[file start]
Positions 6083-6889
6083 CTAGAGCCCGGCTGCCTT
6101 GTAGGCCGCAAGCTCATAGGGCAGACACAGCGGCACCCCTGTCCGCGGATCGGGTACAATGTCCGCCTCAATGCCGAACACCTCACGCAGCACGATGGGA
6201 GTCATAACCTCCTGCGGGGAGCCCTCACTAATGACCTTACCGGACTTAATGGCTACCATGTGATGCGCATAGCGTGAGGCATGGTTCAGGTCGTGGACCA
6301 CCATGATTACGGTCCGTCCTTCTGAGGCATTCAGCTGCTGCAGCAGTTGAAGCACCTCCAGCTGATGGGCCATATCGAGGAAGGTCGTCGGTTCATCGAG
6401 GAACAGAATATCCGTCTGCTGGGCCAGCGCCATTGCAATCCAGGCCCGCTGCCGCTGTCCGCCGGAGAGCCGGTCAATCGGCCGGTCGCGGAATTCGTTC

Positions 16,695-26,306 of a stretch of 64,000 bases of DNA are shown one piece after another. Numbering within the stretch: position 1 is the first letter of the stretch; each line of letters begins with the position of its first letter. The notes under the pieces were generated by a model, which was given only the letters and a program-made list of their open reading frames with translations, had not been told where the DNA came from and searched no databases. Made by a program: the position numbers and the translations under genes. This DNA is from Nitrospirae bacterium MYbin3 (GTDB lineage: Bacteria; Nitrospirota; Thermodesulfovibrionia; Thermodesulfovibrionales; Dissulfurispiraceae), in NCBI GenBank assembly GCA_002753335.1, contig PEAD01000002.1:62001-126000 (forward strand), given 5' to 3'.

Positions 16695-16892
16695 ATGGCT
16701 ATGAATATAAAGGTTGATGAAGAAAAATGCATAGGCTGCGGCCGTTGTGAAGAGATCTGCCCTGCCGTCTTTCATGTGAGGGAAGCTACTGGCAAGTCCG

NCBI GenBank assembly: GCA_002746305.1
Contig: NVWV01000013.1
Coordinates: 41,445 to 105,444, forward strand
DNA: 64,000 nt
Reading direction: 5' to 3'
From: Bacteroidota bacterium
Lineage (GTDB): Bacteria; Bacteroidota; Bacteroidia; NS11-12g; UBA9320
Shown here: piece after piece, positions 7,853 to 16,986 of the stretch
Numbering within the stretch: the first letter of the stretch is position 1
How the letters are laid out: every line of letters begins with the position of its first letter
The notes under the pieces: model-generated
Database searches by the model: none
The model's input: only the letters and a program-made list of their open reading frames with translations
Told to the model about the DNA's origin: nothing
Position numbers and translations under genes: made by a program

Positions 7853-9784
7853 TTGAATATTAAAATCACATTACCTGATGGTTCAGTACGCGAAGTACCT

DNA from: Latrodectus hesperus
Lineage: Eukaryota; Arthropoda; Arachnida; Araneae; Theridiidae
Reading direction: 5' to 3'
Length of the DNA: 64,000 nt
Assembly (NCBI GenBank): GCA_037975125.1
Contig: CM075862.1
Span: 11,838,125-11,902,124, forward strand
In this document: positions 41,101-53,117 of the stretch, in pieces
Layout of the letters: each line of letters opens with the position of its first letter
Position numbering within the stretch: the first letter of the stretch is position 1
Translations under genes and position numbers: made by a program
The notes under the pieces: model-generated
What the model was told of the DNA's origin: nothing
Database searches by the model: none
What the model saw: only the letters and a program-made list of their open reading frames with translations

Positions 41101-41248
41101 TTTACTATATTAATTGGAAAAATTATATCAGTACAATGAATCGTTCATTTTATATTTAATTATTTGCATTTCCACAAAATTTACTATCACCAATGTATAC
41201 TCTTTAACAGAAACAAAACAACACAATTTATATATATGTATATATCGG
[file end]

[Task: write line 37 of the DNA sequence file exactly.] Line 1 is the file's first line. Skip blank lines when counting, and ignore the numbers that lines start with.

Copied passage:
Position numbering within the stretch: the first letter of the stretch is position 1